History

About Us

History

  • 1988-1995

    The Backstory

    The Strategic Literacy Initiative at WestEd began in 1995, growing from an earlier project for the San Francisco school district to improve high school students’ oral and written language. That project, led by current SLI co-directors Cynthia Greenleaf and Ruth Schoenbach, illuminated foundational and widespread reading comprehension challenges that were not being addressed.

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    The Eureka Moment for Reading Apprenticeship


    As Cynthia Greenleaf tells it, when she and Ruth Schoenbach made a foray into project-based learning, many years ago, the result shocked them. Students could not read the tantalizing texts assembled to engage them. The pair’s response was to found the Strategic Literacy Initiative and begin developing Reading Apprenticeship.

  • 1995–2000

    First Efforts and a Startling Success

    From a new base at WestEd and with funding from local foundations, Greenleaf and Schoenbach worked with a small group of teachers as research partners to investigate the perplexing questions of how and why students struggled with content area texts. This research produced a set of student literacy cases that became the heart of a new, inquiry-based form of literacy professional development. A network of Bay Area middle school and high school interdisciplinary teams helped to further develop and test this emerging model of Reading Apprenticeship.

    One of these teacher partners was chair of the English department at a San Francisco high school and proposed building out the Reading Apprenticeship model into an academic literacy course for all freshmen at her school. Called the Reading Apprenticeship Academic Literacy (RAAL) course, the pilot implementation yielded student test score gains of two years growth in seven months. The story of this remarkable effort became the fulcrum for the 1999 edition of Reading for Understanding, by Schoenbach, Greenleaf, Cziko, and Hurwitz. The book introduced RAAL and the Reading Apprenticeship instructional framework to a welcoming audience.

  • 2000–2005

    Expanding from One School to Hundreds

    The period from 2000–2005 was one of significant expansion in scope and scale. At the middle school–high school level, SLI developed a program for training school and district literacy leaders to facilitate professional development based on the materials and methods that were being refined locally. New senior staff and professional developers were hired, including teachers who had worked with the Reading Apprenticeship framework in their schools. Three more books were published—two supporting the Academic Literacy course, and one related to Reading Apprenticeship work with pre-service teachers.

  • 2005–2010

    Proving Effectiveness in Three High-Stakes Trials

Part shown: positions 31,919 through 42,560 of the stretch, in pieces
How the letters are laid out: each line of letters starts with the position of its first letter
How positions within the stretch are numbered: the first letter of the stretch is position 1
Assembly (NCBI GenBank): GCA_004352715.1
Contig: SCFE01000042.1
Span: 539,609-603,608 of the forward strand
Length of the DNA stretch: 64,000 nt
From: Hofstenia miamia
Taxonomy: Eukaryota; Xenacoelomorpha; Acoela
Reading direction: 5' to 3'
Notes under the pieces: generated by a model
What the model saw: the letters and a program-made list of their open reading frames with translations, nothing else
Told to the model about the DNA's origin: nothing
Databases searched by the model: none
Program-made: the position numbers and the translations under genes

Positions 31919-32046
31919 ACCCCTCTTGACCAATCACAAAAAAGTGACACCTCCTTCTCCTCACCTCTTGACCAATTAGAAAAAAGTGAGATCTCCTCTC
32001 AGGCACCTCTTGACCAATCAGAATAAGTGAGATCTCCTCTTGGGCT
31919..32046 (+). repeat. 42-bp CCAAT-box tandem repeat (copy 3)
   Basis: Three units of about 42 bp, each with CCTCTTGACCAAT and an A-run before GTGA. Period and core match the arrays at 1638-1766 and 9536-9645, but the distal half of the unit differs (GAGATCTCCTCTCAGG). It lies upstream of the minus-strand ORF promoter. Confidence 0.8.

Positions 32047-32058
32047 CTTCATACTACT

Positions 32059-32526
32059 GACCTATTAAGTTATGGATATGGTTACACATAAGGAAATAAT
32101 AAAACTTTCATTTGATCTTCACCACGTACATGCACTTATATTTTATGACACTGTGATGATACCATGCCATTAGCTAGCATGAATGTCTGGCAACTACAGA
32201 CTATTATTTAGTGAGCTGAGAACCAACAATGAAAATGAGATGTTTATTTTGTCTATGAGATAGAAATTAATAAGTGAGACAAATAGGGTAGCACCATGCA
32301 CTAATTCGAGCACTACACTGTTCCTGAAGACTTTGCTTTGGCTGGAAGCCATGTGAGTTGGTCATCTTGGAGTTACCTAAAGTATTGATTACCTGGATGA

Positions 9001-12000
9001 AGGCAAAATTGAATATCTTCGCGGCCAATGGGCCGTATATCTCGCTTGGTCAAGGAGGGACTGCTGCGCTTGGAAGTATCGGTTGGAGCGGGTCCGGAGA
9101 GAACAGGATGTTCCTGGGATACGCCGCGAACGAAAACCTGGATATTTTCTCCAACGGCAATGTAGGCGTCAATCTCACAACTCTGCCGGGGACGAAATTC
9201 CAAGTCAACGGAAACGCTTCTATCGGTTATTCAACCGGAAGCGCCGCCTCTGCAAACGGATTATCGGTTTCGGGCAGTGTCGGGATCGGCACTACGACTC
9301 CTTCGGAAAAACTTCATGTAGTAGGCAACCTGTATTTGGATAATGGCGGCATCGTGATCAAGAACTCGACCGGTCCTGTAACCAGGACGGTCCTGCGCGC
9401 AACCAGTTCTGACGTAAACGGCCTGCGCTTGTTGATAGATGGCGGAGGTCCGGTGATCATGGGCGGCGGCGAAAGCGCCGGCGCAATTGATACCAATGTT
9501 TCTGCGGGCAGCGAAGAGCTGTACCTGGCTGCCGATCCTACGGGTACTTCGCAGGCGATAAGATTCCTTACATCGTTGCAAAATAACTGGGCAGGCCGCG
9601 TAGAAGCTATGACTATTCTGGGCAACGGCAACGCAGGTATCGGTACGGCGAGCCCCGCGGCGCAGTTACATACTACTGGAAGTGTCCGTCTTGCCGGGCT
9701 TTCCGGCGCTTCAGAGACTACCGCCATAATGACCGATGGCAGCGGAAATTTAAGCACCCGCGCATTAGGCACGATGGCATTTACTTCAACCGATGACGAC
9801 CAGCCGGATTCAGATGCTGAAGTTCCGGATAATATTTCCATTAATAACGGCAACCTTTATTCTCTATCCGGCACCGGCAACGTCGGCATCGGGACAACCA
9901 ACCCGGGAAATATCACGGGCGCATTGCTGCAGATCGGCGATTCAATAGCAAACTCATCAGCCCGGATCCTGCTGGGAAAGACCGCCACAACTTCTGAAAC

A series of three rigorous research studies from 2005 to 2010 validated the results seen earlier with the RAAL course and brought new attention to the use of the Reading Apprenticeship approach in subject area instruction. These studies, funded by the federal Institute of Education Sciences and the National Science Foundation, all found positive, statistically significant effects for students whose teachers participated in Reading Apprenticeship professional development. On standardized tests of reading comprehension, high school biology, and high school U.S. history, effect sizes ranged from the equivalent of a 63% improvement over and above expected year-to-year gains to gains of more than a full year over and above expected year-to-year gains.

    During this same period, nascent interest from community college faculty encouraged us to begin working at the post-secondary level. A three-year evaluation of this early work by the RP Group for the California Community Colleges reported many promising impacts on students, instructors, and classroom dynamics when instructors participated in Reading Apprenticeship professional development.

  • 2010–2015

    Scaling Up, Building Out, and Looking Ahead

    With solid results from three earlier randomized controlled studies, SLI has been highly competitive in winning federal grants. Four recent awards support the continuing development of our work.

    Through the RAISE i3 project, Reading Apprenticeship is reaching 400,000+ high school students of English, biology, and U.S. history in five states. With the related iRAISE i3 project, SLI is developing online Reading Apprenticeship professional development for high school science teachers. The Reading Apprenticeship: Writing Connections SEED project is developing blended face-to-face and online professional development for middle school teachers of English, science, and social studies.

    SLI is also major player in a consortium of research agencies funded by the federal government to improve secondary school subject area reading comprehension. SLI contributes expertise in disciplinary literacy research, teacher professional development, and the development of instructional materials to Project READI, a five-year effort to design instruction that builds secondary students’ reading comprehension through evidence-based argumentation.

    Moving ahead, an important goal is to build on several ongoing Reading Apprenticeship initiatives at the community college level. SLI’s strengths-based model of literacy learning finds unusually dedicated advocates among faculty who have the opportunity to try it out. SLI staff are determined to expand this circle and the number of community college students who will immediately benefit.

boys working

“We began two years ago at the high school level, and we saw the successes of what was happening. So I said, ‘Let’s mirror this opportunity for our middle school teachers.’ We have done that.”

—Stacey Morettini, School District Curriculum Supervisor

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